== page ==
Supposedly Evi will be continue to be allowed on iOS if it alters its interface to be dissimilar enough from Siri to placate Apple.

    Which is not an entirely unreasonable request. Apple's strength is massively in brand recognition, so making sure your customers aren't confused about what is and what isn't an Apple product makes a lot of sense.

    Plus they didn't just pull it, they apparently told the developers what they were concerned about and asked for their cooperation.

    I fail to see where the news story is in this one.

  • by SuricouRaven (1897204) on Tuesday February 28, 2012 @05:44AM (#39183245)
    You could also use Google's walled garden, or Microsoft's walled garden, or RIMs walled garden.

    Google's walls are considerably shorter than the others, but walls nontheless. It really just comes down to business management: There is some profit to be had in device manufacture alone, but there is far greater profit to be made in providing services those devices must depend upon.
  • by Inconexo (1401585) on Tuesday February 28, 2012 @05:44AM (#39183247)

    Apple is now more microsoft than Microsoft used to be.

  • by Anonymous Coward on Tuesday February 28, 2012 @06:00AM (#39183319)

    Yes, but to establish market power (not market "domination", which has no definition because it's not a meaningful term), you have to concede that the other smartphone platforms pose no significant competition to Apple. As any Slashdot story or any sales figure would show, that's not the case.

    Apple is an immensely powerful player in the smartphone space, but its ability to cause competitors to act isn't because of market power in the economic and business sense, but instead because of a publicity profile. Apple is the one to beat because of a combination of customer satisfaction, marketing, and industrial engineering and design prowess (and increasingly, technical achievement in certain areas). They're not the ones to beat because of units sold or because they can force competitors to do specifically what Apple wants them to do.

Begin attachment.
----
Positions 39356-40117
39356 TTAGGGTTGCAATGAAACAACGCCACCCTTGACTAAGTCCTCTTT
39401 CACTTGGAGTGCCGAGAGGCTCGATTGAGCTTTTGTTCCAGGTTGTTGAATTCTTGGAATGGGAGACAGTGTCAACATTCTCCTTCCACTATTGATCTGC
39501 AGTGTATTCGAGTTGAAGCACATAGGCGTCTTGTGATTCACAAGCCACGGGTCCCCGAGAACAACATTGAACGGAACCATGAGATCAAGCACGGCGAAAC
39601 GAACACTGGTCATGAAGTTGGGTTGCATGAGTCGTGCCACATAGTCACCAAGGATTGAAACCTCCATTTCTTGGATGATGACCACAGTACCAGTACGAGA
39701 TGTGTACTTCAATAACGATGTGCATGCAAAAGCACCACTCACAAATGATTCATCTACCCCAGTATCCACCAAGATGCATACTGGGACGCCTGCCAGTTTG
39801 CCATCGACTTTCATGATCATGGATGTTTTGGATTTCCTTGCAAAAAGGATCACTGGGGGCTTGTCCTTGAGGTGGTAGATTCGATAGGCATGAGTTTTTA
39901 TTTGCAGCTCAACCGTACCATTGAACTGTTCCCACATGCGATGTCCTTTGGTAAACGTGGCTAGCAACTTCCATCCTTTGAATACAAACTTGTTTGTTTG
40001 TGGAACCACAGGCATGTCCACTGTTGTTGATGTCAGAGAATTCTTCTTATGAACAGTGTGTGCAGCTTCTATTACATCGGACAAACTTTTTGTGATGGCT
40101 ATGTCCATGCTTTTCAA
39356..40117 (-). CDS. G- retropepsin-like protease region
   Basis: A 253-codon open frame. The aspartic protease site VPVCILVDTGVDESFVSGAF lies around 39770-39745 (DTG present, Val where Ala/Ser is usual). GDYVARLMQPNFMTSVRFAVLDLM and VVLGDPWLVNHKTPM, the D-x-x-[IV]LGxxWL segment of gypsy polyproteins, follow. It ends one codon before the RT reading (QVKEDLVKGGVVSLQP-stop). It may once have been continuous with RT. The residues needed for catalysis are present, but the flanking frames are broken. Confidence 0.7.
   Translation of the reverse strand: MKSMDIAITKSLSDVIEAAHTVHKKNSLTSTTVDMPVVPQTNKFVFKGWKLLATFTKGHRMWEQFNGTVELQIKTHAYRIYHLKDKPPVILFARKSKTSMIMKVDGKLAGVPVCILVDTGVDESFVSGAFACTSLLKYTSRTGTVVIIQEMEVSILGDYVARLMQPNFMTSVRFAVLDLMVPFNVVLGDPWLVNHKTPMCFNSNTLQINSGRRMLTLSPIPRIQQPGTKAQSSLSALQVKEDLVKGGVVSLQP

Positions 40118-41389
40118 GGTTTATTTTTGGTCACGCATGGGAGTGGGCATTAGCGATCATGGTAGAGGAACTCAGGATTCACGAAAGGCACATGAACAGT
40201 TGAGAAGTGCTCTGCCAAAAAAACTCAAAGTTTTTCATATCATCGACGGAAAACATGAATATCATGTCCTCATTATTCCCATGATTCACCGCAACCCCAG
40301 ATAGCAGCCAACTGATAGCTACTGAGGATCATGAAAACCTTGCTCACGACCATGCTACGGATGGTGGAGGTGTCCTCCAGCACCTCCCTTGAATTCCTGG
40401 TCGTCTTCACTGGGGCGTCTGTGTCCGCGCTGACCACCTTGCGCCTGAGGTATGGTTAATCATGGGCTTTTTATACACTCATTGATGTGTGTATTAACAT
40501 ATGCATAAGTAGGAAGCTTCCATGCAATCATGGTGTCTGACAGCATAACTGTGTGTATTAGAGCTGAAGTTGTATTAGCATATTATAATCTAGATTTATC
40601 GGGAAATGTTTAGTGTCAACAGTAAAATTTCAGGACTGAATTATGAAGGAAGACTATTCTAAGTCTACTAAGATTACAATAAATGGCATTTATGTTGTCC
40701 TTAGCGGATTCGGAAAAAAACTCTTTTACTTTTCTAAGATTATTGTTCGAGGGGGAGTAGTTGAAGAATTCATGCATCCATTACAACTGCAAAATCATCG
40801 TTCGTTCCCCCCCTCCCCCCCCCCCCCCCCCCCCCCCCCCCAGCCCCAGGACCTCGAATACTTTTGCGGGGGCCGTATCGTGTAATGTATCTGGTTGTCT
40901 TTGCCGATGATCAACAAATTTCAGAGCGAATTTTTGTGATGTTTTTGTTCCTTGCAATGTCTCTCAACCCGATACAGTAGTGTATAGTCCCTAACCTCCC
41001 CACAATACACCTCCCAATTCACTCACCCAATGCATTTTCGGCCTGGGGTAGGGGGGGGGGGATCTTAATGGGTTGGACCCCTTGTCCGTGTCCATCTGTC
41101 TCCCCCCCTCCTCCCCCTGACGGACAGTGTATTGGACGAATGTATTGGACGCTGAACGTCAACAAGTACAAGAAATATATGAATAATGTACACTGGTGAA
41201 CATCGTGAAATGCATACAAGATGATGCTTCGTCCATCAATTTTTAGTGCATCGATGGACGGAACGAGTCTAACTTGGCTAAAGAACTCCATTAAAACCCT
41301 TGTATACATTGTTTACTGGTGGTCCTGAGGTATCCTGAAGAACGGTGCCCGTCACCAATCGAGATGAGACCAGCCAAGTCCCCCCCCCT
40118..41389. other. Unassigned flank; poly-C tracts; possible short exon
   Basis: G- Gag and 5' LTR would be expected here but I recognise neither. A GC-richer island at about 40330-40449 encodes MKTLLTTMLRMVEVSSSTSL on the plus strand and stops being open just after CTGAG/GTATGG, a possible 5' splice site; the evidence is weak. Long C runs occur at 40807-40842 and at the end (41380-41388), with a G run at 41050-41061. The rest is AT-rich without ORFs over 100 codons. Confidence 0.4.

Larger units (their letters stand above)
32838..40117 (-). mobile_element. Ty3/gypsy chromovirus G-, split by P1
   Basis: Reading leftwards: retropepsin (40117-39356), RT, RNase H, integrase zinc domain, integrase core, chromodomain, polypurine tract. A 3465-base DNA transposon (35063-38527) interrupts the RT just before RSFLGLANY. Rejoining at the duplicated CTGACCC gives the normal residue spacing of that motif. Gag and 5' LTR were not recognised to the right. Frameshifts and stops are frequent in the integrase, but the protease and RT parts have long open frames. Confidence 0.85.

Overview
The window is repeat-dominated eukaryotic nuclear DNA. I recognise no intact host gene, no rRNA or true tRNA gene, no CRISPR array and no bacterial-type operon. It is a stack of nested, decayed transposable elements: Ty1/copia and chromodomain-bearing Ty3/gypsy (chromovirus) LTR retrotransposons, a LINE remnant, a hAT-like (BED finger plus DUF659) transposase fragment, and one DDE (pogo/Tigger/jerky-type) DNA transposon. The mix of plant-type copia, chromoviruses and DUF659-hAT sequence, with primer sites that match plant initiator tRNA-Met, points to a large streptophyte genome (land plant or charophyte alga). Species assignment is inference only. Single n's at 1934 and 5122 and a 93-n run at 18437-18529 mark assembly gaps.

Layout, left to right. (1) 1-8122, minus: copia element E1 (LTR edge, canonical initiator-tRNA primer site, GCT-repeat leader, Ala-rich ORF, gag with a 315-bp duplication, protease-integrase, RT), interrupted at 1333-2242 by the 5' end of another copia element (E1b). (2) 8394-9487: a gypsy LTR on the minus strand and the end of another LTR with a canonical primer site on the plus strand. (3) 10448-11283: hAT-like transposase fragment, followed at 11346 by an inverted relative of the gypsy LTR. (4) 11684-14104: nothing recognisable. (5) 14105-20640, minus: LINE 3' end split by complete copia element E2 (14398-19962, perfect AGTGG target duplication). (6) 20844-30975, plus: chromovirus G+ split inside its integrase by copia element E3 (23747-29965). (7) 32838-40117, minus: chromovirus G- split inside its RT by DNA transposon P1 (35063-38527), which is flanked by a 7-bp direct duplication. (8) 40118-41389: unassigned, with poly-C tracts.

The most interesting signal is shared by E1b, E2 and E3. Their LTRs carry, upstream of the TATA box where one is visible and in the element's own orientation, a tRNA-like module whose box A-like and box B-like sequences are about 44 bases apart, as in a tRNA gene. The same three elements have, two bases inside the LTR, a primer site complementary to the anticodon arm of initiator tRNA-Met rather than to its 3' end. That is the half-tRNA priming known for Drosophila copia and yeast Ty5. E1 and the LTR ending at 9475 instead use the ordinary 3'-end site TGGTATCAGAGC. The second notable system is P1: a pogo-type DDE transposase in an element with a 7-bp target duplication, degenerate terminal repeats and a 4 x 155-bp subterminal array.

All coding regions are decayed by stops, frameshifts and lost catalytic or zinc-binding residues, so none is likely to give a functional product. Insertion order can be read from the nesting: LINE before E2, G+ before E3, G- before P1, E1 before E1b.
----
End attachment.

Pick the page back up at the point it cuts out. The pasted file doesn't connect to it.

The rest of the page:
Their success despite stronghold on platform rules, and especially considering that they are sometimes unevenly applied and result in some functionality gaps with competing products is very strong evidence of competitive success, not interference with the market. These forces would tend to drive customers away toward the fine alternatives available, except that people view the benefits as far outweighing the inconveniences. Report after report shows unparalleled satisfaction and repeat purchases of their mobile devices, along with strong growth over a period of time.

    In short, popularity alone isn't market power in the context of competition law. Customers and developers have plenty of options if they don't like the balance of pros and cons offered by Apple. Just because a huge number of people use something that a small but vocal crowd thinks is unduly restrictive is not an antitrust issue.

  • by phayes (202222) on Tuesday February 28, 2012 @06:00AM (#39183321) Homepage

    Sounds more like the typical whine of people who, after tens of articles on /. bitching that Apple doesn't allow (apps similar to their OS apps, porn, flagrant ripoffs of existing apps), still don't comprehend that the Apple is not a monopoly & thus App store rules are not abuse of a monopoly.

    If you want different app store rules on your iPhone, jailbeak it. If, as I suspect, you don't event have an iPhone, spare us from your whining...